food, farming, friends and family: a meditation on chosen simplicity and (in)voluntary complications – life.

Oh (Dutch) Baby!

Somewhere in the intersection of pancakes and custards resides the Dutch Baby.  With a gallon of frozen blueberries taking up space in our neighbor’s freezer (too daunting for our mini-fridge), I felt like taking on this new breakfast item.  Be forewarned: if you bite into a dutch baby pancake expecting a pancake, you’ll be grossed out by the smooth creamy inner texture; if you expect a custard, it won’t taste quite right either.  The trick is to appreciate the fusion of the two (the fact that it’s laden with blueberries and smothered in maple syrup won’t hurt either!).

Without further ado, the Dutch Baby Pancake :


(recipe from Nourishing Traditions)


1Cup whole wheat flour

1 Cup yogurt, kefir or buttermilk (for those with dairy allergies, 1 Cup of water mixed with 2 Tablespoons of lemon juice or apple cider vinegar is a fine substitution)

1 Cup water

4 eggs

1 tsp vanilla

1/2 tsp salt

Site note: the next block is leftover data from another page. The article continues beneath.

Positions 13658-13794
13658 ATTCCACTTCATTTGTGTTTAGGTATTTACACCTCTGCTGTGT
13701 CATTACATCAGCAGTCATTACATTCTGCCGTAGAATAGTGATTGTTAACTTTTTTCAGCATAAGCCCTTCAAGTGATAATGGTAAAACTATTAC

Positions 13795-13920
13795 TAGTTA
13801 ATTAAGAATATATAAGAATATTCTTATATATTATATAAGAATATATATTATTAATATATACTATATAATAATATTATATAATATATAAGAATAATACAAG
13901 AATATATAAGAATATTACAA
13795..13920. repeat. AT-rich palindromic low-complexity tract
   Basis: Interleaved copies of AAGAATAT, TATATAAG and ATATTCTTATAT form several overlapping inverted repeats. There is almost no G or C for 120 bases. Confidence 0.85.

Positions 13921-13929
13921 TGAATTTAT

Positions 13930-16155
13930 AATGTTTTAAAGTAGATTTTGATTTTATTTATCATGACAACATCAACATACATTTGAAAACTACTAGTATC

2-4 Tbsp butter

1/2 Cup blueberries (fresh or frozen – if frozen, thaw a bit beforehand)

nutmeg, powdered sugar (optional toppings)


  1. The night before you’re planning to make the cakes, mix together the flour and yogurt/kefir/buttermilk/water+     This step will ultimately make the pancakes more digestible (and you can start it even earlier if you like), but, honestly, if you’re time-pressed or a very capable digester on all your own, feel free to skip it.
  2. The next morning….
  3. Preheat the oven to 400°
  4. Crack the eggs into a food processor and mix for several minutes.  This makes the eggs light and airy and creates that custardy yumminess.  Add the flour mixture, the additional water, salt and vanilla and process for another minute.
  5. Put 1-2 Tablespoons of butter in a cast iron skillet and put in the heated oven until the butter is melted and starting to sizzle.
  6. Pour half of the batter (1.5 – 2 Cups) into the hot skillet and throw in a handful (1/4 Cup or so) of blueberries.
  7. Bake in the oven, turning the heat down to 350° as you put the skillet in, until the pancake is puffed* and browned (15-20 minutes).  Dust with nutmeg and powdered sugar.  Repeat for the second pancake.
  8. Enjoy with maple syrup, honey, jam, yogurt, all the usual pancake toppings.

* Tips on getting your pancake to puff up (AKA what I wish I had known beforehand):  Try not to peek in on its progress if you can help it.  The consistent heat really helps – if 350° isn’t puffing it up enough, try 400°.   Or try a smaller skillet and make several smaller cakes.


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